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Dominic C. Canuso, WSFS Financial Corporation - Executive VP & CFO [13]

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And Mike, this is Dominic, just to add on. Obviously, we've been in constant dialogue with all of our customers, particularly in this area. And we'll continue to work with them to develop the go-forward plans over the next 30 to 60 days and for the remainder of the year.

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Michael Perito, Keefe, Bruyette, & Woods, Inc., Research Division - Analyst [14]

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Okay. Helpful additional color. And switching over the conversation to capital. Obviously, it's pretty large. It's kind of unique all the time and the way this came together, I guess. But a fairly large new authorization, although it's kind of temporarily paused, but I guess, as we think about your appetite, I know you said you're on pause until at least the end of the quarter. But I guess, less respective of the time frame, more respective of -- what are you guys kind of looking for that would bring you back to market? Is it just clarity on the recovery? Or is it other economic factors? Or how should we be thinking about that dynamic as we move forward?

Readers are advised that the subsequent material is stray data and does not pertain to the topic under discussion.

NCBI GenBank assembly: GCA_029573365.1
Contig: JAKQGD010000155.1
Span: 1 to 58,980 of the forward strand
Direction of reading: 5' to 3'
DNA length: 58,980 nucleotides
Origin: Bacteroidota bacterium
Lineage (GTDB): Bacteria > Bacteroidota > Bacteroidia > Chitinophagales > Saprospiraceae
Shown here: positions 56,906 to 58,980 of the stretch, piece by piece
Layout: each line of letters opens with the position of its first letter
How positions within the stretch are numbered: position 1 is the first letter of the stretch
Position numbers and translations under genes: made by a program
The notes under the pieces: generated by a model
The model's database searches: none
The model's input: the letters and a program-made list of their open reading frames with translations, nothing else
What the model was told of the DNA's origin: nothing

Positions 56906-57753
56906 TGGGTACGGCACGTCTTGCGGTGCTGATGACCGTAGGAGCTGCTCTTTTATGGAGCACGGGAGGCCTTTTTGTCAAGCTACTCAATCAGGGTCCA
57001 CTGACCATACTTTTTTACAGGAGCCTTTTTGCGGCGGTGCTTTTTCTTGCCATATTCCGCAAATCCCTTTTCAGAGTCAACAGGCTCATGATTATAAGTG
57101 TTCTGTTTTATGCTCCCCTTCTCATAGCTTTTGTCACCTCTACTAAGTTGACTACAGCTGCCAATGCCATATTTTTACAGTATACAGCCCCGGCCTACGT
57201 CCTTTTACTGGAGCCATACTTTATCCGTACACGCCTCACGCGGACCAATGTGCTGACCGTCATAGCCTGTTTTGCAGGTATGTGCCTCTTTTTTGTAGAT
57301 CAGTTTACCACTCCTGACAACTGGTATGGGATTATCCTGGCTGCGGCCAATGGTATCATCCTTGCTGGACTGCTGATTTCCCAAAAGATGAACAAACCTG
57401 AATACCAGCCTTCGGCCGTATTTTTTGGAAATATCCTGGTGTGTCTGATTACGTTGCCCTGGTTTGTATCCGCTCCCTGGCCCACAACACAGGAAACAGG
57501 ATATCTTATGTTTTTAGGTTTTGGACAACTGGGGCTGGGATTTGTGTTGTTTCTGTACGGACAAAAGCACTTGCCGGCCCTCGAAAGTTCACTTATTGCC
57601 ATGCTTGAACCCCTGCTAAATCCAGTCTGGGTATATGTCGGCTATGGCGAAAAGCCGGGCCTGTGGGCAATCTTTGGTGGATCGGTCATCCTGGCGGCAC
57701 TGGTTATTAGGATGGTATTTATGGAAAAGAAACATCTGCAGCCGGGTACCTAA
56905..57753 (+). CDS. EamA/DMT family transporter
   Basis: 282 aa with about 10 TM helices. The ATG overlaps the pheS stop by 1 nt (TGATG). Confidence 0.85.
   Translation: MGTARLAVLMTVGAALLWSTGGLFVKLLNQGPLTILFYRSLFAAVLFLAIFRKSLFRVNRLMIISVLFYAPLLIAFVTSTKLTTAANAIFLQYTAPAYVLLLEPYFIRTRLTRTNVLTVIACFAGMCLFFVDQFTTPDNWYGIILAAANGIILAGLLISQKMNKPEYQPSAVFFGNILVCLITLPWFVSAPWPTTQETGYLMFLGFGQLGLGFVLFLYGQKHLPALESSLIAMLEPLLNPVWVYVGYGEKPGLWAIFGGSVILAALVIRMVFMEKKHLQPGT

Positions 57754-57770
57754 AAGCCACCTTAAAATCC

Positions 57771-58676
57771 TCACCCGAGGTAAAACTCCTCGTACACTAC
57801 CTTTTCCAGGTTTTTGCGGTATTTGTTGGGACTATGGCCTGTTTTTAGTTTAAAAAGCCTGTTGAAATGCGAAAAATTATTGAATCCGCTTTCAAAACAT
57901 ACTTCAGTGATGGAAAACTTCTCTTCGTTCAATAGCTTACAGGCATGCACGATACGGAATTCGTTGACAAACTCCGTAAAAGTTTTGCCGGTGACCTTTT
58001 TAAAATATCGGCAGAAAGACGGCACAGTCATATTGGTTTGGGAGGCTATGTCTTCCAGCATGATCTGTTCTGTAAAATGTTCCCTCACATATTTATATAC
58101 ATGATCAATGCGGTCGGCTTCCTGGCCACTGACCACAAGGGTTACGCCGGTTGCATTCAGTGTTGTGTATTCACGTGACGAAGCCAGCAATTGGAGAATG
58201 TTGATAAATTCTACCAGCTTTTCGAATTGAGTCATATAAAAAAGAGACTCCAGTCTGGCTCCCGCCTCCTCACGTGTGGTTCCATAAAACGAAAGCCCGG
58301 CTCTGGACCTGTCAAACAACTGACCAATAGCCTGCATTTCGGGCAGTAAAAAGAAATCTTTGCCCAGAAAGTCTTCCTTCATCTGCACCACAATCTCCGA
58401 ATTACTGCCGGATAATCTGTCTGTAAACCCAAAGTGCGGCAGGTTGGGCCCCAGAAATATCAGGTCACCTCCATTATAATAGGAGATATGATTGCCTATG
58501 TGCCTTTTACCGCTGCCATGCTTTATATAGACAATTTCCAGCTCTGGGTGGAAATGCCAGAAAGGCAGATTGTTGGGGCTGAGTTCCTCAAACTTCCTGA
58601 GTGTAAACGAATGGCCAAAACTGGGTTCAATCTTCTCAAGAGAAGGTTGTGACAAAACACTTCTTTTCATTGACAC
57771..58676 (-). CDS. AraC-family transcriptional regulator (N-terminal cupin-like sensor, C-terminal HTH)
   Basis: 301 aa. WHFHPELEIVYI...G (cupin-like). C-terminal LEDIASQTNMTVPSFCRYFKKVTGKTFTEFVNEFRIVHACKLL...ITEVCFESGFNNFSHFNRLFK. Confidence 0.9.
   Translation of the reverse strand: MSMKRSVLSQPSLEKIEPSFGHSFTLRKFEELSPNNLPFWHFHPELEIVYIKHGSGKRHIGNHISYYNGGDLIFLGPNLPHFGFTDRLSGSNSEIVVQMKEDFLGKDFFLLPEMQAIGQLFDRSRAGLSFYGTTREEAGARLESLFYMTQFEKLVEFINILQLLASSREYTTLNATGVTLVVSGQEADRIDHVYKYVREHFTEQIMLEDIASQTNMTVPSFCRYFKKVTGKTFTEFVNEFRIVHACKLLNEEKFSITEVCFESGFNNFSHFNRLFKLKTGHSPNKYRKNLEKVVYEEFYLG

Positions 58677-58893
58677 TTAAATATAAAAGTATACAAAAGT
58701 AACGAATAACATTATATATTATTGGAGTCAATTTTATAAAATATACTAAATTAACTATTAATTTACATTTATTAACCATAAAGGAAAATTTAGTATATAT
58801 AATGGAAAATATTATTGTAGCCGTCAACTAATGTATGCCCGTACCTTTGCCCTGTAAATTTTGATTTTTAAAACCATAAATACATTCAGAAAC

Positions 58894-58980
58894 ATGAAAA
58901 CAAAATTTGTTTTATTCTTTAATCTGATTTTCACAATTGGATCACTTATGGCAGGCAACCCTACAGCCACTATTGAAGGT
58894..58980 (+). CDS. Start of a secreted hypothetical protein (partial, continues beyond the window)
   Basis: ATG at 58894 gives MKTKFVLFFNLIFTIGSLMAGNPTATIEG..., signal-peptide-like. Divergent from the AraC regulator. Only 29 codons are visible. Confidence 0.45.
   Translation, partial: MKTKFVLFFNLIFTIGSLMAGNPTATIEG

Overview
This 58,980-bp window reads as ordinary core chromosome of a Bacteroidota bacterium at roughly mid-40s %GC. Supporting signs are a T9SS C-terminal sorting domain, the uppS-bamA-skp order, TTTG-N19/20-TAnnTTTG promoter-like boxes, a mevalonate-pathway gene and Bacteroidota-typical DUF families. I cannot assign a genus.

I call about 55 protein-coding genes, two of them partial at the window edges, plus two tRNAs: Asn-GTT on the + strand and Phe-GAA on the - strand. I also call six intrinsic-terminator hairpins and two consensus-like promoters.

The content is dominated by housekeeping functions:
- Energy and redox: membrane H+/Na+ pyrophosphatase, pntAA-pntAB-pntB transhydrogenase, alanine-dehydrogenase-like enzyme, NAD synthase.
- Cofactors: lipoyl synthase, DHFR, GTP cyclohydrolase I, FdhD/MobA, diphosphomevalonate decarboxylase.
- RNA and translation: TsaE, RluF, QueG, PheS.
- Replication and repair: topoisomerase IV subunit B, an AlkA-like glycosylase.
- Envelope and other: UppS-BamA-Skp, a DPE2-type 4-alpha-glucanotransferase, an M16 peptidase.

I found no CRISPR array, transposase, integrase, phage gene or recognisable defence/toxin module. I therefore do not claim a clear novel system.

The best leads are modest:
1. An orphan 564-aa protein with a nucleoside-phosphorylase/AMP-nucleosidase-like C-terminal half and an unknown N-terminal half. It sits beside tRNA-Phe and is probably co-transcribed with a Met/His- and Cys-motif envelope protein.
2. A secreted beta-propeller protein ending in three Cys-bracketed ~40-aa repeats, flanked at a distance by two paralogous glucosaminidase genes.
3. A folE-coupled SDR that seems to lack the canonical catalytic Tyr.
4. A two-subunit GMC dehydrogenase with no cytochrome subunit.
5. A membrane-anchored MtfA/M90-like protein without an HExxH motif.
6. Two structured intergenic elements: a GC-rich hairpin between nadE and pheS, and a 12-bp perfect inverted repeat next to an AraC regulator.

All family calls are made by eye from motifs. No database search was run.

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Dominic C. Canuso, WSFS Financial Corporation - Executive VP & CFO [15]

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Sure. Thanks, Mike. I would say our approach continues to be the same as we've laid out and consistent with how we've communicated our capital management. First and foremost, we look at our capital as a protection and for reserves in cases like this. And when we feel comfortable with that environment, then we look to invest that capital into the organic growth of the business or inorganic growth, as we've done so in recent history. And then beyond those 2 uses, we would return that capital where appropriate to our stakeholders through our routine share buybacks and then incrementally based on the share price at the time relative to an IRR model, demonstrating positive accretion.

What I would say is that is no different than how we are approaching it today. Clearly, that's first tranche of recognizing, we want to evaluate and ensure that the bank continues to have the capital needed, so that we can focus on our customers. As that subsides or we get more certainty around that, and that will likely take 2 to 3 quarters, we will continue to evaluate. And quarter-by-quarter, as we observe the performance of our PPNR and the macroeconomic factors affecting our provision through CECL, we will make a determination.